Sleep Apnea

Last updated: July 29, 2018

What Does Sleep Apnea Mean?

Sleep apnea refers to when a person's deep sleep is interrupted by lapses in breathing. Some of these lapses only last a few seconds where as others can last a minute. The most usual cases are called obstructive sleep apnea. In this event the airway collapses or it can become blocked. It is not unusual for this person to be a heavy snorer, and if the individual sleeps with a partner, that person can hear the interruptions. There is also a more serious form of the illness called central sleep apnea. In this instance the brain is not sending the correct messages to make the person breathe. This can be a result of certain illnesses and also of certain medications the person is taking. It is much rarer than obstructive sleep apnea.


WorkplaceTesting Explains Sleep Apnea

Sleep apnea is a serious workplace concern because sufferers can feel like they have not slept at all and are frequently tired at work. They might have difficulty concentrating on difficult and even commonplace tasks. Because of this, those with sleep apnea can be at much higher risk of on the job injury.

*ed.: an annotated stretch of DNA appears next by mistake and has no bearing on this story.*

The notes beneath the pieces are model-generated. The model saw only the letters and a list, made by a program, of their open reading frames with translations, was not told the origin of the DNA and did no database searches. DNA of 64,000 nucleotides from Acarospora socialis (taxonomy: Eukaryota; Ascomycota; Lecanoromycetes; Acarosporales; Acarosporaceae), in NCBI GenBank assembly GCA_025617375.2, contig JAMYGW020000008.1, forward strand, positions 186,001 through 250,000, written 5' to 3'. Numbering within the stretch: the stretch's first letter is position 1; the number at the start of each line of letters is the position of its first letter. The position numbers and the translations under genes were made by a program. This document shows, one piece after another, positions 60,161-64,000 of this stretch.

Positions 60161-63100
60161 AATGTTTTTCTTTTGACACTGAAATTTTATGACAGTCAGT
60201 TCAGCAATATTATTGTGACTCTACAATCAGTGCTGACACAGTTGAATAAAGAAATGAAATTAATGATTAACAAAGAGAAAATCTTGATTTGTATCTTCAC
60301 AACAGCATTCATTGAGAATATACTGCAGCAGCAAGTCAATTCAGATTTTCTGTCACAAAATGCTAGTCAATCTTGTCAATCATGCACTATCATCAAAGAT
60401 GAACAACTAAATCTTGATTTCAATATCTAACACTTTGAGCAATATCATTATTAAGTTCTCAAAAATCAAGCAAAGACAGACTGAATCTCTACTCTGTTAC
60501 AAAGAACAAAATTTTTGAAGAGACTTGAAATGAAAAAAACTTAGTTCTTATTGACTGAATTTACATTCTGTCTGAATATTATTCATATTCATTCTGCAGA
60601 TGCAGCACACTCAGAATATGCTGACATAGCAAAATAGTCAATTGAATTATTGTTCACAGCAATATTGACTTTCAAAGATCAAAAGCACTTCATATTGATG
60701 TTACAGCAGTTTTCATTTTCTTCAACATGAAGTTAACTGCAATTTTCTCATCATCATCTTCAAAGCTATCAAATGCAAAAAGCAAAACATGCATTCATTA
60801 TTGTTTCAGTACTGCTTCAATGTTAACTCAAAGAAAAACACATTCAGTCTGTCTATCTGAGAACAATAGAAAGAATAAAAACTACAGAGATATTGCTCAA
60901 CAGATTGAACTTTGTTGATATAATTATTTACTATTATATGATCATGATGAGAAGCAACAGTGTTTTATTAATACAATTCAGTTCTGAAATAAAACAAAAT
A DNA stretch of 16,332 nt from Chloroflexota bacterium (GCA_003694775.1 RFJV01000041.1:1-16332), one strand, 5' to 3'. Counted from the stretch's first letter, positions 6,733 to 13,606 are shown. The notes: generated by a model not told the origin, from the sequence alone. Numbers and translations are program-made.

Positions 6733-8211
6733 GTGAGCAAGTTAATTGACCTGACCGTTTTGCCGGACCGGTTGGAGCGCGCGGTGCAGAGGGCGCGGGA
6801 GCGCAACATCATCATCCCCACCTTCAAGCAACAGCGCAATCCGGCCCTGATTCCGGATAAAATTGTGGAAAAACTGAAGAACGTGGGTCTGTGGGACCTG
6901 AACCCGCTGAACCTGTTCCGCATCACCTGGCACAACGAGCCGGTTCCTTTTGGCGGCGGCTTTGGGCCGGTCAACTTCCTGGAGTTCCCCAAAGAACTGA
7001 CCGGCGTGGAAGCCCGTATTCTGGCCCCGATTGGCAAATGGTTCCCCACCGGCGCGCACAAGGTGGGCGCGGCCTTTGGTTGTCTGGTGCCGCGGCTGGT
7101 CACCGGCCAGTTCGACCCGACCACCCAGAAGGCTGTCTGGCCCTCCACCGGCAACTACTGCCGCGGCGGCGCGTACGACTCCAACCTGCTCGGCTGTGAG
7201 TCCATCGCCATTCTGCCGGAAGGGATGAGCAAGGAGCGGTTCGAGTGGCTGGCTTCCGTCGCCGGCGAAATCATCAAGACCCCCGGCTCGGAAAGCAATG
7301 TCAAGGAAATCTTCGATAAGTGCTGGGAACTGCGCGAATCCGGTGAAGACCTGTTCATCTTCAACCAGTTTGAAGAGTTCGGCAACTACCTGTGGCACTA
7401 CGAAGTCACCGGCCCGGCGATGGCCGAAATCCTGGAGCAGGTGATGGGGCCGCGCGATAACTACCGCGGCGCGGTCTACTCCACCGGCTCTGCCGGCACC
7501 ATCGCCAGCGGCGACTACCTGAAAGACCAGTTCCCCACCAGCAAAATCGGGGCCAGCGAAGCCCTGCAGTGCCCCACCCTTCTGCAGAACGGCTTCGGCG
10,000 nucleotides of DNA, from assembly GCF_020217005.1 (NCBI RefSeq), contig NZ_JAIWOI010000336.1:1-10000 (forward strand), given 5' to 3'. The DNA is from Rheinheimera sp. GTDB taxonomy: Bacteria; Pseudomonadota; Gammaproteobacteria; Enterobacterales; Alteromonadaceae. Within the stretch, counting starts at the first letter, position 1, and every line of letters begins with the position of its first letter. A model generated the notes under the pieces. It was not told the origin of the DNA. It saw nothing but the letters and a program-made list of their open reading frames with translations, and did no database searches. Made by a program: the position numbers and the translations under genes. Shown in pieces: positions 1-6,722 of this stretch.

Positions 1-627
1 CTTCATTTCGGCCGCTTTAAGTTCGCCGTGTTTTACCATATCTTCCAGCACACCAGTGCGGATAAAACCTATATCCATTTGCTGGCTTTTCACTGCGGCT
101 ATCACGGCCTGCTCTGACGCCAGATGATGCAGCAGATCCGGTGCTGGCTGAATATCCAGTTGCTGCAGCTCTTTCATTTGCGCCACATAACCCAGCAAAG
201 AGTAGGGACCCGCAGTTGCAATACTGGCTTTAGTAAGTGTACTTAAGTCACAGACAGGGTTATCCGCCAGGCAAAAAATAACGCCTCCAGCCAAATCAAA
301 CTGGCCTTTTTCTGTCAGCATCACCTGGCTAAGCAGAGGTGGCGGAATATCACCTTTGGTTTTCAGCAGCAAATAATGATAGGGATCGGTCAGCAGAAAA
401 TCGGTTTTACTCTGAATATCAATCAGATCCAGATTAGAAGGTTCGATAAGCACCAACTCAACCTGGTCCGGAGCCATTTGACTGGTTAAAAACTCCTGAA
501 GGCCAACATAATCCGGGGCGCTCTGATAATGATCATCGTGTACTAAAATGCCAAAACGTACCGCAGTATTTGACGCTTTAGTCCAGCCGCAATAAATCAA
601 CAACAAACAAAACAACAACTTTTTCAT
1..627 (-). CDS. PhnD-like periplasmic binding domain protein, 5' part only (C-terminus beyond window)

One risk factor for developing sleep apnea is excess weight, although that is far from the only contributing factor to the condition. Long-term sleep apnea sufferers are at higher risk for stroke, diabetes, and high blood pressure.

Sleep apnea is usually diagnosed through a sleep study if your regular physician suspects the condition. During this study technicians will record the number of times the patient stops breathing and the lengths of times it occurs. If diagnosed, the patient will likely begin wearing an instrument called a CPAP (continuous positive airway pressure) when sleeping. A CPAP uses gentle air pressure to ensure the patient breathes at regular intervals and is not disturbed during a good night’s sleep. However, some types of sleep apnea require more invasive measures of treatment.


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